In my January 10 piece, If SaaS companies are serious about customer success, they better learn from Coupa's community intelligence approach, I issued a call for other winning examples. I some very interesting responses, though all with a different angle.
Perhaps my best conversation was with Cassidy Smirnow, Chief Customer Officer at Vertafore. Why? Because she built Vertafore's customer success program from the ground up, made the business case, and developed the metrics. Oh, and she's grown the program to 55 employees since launching in May 2018.
But why the new program, and why now? Vertafore has been serving the insurance industry with specialized software and services for about half a century. But the SaaS imperative has forced a shift. Not just in business models, but in the customer relationship itself. Smirnow:
As the evolution of SaaS has come, I think there's been a real transition in software companies, and certainly the ones I've been a part of. When you sold a perpetual license for software in the olden days, customers paid upfront, they got the license and they're on their own.
The SaaS push has changed that:
I think it's caused a lot of companies to change - certainly Vertafore has. We're private equity owned. One of our owners, Vista Equity Partners, has put a huge emphasis on customer success.
Of course, Vertafore always had a customer support division. When something breaks, that's who you call. But a couple years ago, they made a change:
About a year and a half ago, we made a multi-million dollar investment in customer success.
Customers expect a different kind of relationship
And why the shift?
We do a ton of surveys, engaging with our top hundred customers. The number one piece of feedback we got was that our customers didn't feel like they had a good relationship with us. They didn't know us; they didn't know what we were working on; they didn't know what we were doing to help them. And especially in insurance, that relationship really matters. And so we set up our Customer Success Program.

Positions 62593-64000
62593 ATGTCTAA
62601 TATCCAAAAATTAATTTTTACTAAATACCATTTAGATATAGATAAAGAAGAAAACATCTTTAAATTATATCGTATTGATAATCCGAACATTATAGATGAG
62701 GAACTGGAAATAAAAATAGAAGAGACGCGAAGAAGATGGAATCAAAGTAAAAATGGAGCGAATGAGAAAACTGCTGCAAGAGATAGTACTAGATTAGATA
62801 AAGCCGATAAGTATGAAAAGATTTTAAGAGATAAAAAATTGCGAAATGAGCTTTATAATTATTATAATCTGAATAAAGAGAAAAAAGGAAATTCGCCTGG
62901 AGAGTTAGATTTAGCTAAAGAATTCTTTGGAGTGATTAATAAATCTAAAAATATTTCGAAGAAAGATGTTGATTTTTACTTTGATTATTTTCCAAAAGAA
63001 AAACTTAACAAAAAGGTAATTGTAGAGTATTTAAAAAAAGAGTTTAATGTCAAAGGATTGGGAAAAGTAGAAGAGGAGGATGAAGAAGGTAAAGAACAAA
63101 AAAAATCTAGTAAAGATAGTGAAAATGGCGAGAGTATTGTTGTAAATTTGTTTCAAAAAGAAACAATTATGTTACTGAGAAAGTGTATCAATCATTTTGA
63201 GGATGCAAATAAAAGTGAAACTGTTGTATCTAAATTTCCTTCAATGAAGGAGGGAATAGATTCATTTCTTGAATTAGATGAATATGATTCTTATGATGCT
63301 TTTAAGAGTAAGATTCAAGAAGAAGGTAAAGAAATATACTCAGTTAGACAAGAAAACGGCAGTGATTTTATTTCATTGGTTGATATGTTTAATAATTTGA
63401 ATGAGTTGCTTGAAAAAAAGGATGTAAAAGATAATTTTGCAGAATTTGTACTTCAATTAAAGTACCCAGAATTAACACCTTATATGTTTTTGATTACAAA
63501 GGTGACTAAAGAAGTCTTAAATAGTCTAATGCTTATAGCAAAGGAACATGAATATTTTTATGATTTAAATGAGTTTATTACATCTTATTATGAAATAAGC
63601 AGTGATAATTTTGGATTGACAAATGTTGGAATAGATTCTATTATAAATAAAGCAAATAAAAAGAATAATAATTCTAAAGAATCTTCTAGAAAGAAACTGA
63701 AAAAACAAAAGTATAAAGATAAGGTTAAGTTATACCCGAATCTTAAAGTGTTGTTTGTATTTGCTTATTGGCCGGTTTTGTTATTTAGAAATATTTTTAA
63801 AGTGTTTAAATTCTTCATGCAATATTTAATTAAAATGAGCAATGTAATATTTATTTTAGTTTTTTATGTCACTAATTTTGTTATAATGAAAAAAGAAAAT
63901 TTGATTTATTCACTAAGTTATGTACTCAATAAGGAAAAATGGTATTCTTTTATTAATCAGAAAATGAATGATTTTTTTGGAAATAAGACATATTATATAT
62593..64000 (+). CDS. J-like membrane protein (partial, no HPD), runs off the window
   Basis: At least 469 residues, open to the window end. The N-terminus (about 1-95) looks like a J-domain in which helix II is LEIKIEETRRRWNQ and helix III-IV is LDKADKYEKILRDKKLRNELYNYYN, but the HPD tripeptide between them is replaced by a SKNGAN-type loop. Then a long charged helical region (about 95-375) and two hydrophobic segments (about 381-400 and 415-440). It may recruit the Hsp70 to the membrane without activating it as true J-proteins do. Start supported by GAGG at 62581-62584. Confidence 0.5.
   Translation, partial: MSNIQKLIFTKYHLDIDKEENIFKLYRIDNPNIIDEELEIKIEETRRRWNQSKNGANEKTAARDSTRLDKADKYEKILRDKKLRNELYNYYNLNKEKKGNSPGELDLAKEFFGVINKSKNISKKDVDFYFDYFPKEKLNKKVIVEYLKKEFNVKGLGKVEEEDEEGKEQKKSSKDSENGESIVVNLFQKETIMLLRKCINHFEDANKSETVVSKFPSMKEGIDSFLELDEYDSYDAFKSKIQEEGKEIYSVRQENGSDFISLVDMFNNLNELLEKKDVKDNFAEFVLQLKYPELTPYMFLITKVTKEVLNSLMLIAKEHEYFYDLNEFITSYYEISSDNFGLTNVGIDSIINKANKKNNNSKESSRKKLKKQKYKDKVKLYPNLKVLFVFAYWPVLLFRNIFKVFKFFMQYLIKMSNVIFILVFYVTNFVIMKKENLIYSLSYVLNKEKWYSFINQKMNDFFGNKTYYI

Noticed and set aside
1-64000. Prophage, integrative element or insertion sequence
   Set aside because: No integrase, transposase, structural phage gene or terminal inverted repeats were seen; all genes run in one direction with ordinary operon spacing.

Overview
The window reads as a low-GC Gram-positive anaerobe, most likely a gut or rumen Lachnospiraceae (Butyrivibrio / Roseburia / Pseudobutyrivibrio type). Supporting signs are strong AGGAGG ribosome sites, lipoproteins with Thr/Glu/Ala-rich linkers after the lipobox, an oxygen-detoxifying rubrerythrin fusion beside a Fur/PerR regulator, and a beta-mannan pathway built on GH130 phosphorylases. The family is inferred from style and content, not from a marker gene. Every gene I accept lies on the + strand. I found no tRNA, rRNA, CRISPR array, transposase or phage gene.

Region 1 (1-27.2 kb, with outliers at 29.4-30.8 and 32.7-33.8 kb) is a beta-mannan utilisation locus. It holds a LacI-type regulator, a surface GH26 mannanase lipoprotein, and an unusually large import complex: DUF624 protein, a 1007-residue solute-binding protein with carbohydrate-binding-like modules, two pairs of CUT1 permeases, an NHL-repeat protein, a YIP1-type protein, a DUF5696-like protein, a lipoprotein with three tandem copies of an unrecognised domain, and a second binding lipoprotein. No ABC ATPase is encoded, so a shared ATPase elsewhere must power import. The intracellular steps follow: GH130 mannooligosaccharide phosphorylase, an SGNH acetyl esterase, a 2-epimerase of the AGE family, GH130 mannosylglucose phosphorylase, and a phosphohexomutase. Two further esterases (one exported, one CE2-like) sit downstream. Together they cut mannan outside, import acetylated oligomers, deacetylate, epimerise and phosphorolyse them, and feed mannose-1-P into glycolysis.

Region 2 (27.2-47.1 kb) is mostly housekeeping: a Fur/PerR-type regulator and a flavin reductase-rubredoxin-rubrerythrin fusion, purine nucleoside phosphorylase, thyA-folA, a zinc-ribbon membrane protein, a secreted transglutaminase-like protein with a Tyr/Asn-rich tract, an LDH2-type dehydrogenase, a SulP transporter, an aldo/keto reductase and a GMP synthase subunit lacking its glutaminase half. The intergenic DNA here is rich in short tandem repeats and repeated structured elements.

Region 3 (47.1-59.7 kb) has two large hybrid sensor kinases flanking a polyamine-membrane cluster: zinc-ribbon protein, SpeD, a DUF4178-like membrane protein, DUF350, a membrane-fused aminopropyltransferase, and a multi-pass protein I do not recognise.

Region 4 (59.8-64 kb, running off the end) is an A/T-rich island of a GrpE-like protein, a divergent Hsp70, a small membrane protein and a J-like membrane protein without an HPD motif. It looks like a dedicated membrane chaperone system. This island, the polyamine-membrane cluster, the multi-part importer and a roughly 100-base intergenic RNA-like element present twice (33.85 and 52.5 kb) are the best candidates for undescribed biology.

How do you ramp up? With executive buy-in. Smirnow made the case to their executive board and built their business plan. By August of 2018, the initial customer success team was hired and in place. Next up? A six week bootcamp.
But executives don't approve "success teams." They approve financially-compelling proposals. So what was the hook? Smirnow says the focus was on annual recurring revenue (ARR). Bookings are half of the ARR equation, but when you lose customers, ARR takes an unwanted hit.
When we looked at the amount of software that we were selling and the amount of customers that were leaving us every year, it was about a wash. It was like, "Gosh, we're spending all this money focused on selling more, but we're not really focused on retention."
New customer success metrics are needed
Until you put a metric and a multi-year goal around customer retention, it's just a nice phrase without meaning. Smirnow's team proposed to change that, via a five year model to reduce churn. And how did they do?
Our first year in, we hit our plan for year one, which was a percentage point reduction in churn.
ARR is now a discipline:
Obviously it's our churn, and our retention numbers, our ARR. We have a full blown review of that by customer every month.
Yes, ARR is an effective focus, but that's not the only approach Vertafore's program uses. Smirnow walked me through several.
1. NPS promoter score - initiated six months prior to the program launch, this score remains a bellweather:
It's been a really important metric for us. We've been able to grow our NPS about 11 points year over year. Each customer success person is measured on the NPS of their accounts; we survey our customers twice a year.
2. Tiered coverage model - dedicated customer success reps are now in play:
Our top accounts get a named customer success person. We have a long tail of small customers. It's just not economical to give them a named customer success program.
3. "Tech Touch" to scale - smaller accounts might not get a dedicated rep, but new programs can still "touch" them also:
The other part of the program is customer success at scale - we call it "Tech Touch." What are the things that we're doing on an automated basis, that reach many? There's a lot of programs that we started there that I think are really working.